Office Observations – How The Workplace Environment Affects Productivity and Worker Wellbeing

Office Observations – How The Workplace Environment Affects Productivity and Worker Wellbeing


Workplaces are where people will end up spending the majority of their working life. Sure, some jobs allow working from home, and some jobs mean largely working from a car or from cafes, such as sales representative roles, but for the most part an office building is where many of us will while away our weekdays. An office has an environment just like any other place, and just like any other place this environment can be beneficial or detrimental to the things that populate it.

A limitation at a home office, for instance, could be a lack of computer functionality. This problem can be fairly simply solved with a dual monitor stand for your home office, allowing you to have greater access to your work across two screens instead of one. An office with co-workers can be decidedly more complex, and that’s why we’ve decided to write up a run-through on how the workplace environment affects productivity and worker wellbeing.


Promoting an environment that produces productive employees can mean a number of things, and no one office setting will work flawlessly for every person because every person works differently. For someone that enjoys working in utter silence, a slightly noisy office space can be hugely irritation and distracting, whereas a different employee that finds silence distracting could see a dead-quiet office as being unworkable.

As a general rule, an office that has a low tolerance for non-work related things, such as phone calls or websites will have a more focussed employee group than an office that allows more personal time for their employees at their desks. A happy employee is a productive employee, however, and treating your workers like the individuals they are can go miles towards a more productive workforce.


An environment that produces unproductive employees is often one without balance.
Picture this: a worker is expected to work their fingers to the bone from 9am sharp to 5:30pm, after everyone else has left. This person gets called into their boss’s office if they don’t, and written warnings occur if that standard of work isn’t maintained day-in, day-out. At the same time, their co-worker can come in at 10am, work for a few hours, and then leave early, they are hailed as being perfect workers and are on track for high-level promotions. Finally, the boss themselves isn’t as hardworking as the first employee, and coasts on the results of their hard work.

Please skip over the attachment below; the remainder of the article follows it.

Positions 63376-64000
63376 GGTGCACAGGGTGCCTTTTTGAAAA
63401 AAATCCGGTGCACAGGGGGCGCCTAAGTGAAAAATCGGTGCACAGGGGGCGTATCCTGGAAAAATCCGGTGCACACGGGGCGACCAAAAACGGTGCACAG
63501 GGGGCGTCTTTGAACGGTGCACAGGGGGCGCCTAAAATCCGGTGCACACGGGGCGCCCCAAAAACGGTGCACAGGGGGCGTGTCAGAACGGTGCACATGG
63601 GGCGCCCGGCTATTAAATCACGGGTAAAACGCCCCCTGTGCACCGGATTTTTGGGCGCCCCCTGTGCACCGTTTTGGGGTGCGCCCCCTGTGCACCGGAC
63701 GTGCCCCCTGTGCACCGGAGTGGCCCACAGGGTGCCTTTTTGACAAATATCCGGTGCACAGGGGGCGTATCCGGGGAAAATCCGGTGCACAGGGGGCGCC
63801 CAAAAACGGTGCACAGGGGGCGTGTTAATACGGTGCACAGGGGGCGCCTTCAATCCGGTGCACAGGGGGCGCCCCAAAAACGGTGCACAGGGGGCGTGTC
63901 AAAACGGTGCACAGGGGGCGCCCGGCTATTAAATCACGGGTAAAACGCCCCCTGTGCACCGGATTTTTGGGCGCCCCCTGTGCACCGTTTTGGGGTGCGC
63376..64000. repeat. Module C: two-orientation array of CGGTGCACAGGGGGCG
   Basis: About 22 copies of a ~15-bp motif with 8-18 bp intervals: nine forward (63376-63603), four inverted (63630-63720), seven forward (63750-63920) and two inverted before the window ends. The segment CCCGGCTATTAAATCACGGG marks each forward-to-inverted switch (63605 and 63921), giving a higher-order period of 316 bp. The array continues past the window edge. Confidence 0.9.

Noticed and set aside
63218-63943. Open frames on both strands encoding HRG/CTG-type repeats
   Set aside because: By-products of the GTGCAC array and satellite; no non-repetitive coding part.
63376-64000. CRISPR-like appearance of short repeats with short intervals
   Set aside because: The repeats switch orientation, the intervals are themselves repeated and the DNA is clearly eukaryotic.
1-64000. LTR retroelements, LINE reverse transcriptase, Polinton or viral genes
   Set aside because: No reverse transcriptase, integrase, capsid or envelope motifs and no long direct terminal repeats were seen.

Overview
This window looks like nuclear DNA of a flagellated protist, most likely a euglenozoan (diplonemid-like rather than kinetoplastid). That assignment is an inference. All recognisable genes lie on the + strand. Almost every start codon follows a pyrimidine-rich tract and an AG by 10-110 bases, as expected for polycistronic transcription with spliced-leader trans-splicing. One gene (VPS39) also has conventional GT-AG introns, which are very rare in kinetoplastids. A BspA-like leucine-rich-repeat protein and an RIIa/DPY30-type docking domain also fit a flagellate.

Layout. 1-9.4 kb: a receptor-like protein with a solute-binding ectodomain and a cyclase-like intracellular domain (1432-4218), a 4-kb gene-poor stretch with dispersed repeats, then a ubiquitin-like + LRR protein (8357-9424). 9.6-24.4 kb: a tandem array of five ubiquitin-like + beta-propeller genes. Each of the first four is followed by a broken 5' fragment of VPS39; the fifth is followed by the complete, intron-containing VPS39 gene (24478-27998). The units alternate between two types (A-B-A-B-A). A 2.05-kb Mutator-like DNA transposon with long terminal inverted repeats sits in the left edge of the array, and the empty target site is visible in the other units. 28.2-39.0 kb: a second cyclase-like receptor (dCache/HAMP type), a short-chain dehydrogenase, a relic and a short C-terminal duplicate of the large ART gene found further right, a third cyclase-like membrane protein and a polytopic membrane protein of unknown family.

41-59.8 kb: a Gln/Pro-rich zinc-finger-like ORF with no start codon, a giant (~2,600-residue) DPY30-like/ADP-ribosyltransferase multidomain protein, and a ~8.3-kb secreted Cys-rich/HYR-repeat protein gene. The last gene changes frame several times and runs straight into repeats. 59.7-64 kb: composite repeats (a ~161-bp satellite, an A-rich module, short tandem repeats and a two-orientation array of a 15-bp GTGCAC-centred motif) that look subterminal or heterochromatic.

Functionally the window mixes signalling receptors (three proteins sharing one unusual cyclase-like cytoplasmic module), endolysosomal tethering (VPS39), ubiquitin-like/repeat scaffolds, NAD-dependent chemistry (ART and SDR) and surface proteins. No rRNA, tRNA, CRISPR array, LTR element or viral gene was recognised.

This is a workplace in chaos, and the first employee is likely to quit before long, leaving the co-worker and boss to pick up the huge workload and struggle to fill the unsatisfactory roll. Unproductivity lies in inequality between levels, and a manager figure should always work at least as hard as their hardest-working employee to ensure they take a “leader” position, not a “boss” position.

Office Observations

Employee Mentality

Finally, we examine the mentality linked to those two examples above. Your workers will likely not feel appreciated or fulfilled in their work if they are not given the respect and commendations they are due, but they will also feel hard-done-by if they carry their managers on the shoulders of their hard work.

A balance is needed in a workplace, where everyone works hard and appreciates one another. Couple that positive, hardworking environment with well-fitted out workstations and you’ve got a team that can work together to get great KPI’s and enjoy the work they do at the same time, which is the dream of any leader.

Maximising the output of your workers is directly related to their work environment and job satisfaction, so work on making those the best that they can be and you’ll see a marked improvement in your overall office mentality.

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